# 6÷2(1+2)=?

Discussion in 'Mathematics and Physics' started by Gobbledok, May 2, 2011.

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1. ### GobbledokActive Member

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Hi guys,

On another forum of which I am a member, we are having a discussion about the above equation.

Some people read the equation as:

(6÷2)(1+2) in which case the answer is 9.

6÷(2(1+2)) in which case the answer is 1.

Google and Microsoft (and other computer) calculators show the answer as 9 whereas good scientific calculators show the answer as 1.

Anyway i thought what better place to ask than here.

So go ahead guys, is the answer 1 or 9 and why?

2. ### Dr_DoggyWell-Known Member

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1.....those are 2 different equations, watch you notation, equation 1 & 3 are the same(equal) the brackets are not needed in #3 since equation follows order of operations, the second equation is a quadratic, way different.....the brackets hold it "apart", if someone is mixing the 2 it is wayyy wrong.....

to answer the question, just work it out using BEDMAS,

3. ### PommieWell-Known MemberMost Helpful Member

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I agree with doggy, the answer is 1.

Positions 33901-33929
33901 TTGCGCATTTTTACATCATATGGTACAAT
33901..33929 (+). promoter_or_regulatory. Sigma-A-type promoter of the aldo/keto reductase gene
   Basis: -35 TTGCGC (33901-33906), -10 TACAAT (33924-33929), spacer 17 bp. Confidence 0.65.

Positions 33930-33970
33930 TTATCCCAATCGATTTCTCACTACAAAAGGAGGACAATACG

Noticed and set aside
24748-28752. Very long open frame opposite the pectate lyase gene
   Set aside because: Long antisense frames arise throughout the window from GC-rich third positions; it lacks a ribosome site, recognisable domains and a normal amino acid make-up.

Mike.

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5. ### GobbledokActive Member

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I agree with you 2.

Juxtaposition (multiplication without the sign) takes precedence over the division.

Therefore 1 is the result.

However this question has returned over 20 pages of replies in the other forum, some saying 1, most saying 9.

6. ### KeepItSimpleStupidWell-Known MemberMost Helpful Member

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a1.

a2.
; did nothing but removed the parenthesis. This is the same as

a3.
; Nothing but left to right evaluation

a4.

Way B:

b1.

b2.

The answer is 9. Rewriting a1 as b1, I think, makes it obvious. If you make division have a higher priority than addition, you get eqn B1. B1 is easy to solve.

A is harder to understand. If you want, I'll go through it.

adding and subtracting have the SAME precedence. Multiplication and division have the SAME precedence. Expressions are evaluated left to right.

Last edited: May 2, 2011
7. ### GobbledokActive Member

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But that's where you went wrong.

6/2(1+2) does not equal 6/2*(1+2)

Juxtaposition (in this case, multiplying using brackets instead of the x sign), takes precedence over multiplication and division.

Also, on my Casio scientific calculator:

6/2*3 = 9

and

6/2(3) = 1

.

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9. ### PommieWell-Known MemberMost Helpful Member

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I can see this getting to 20 pages as well.

Mike.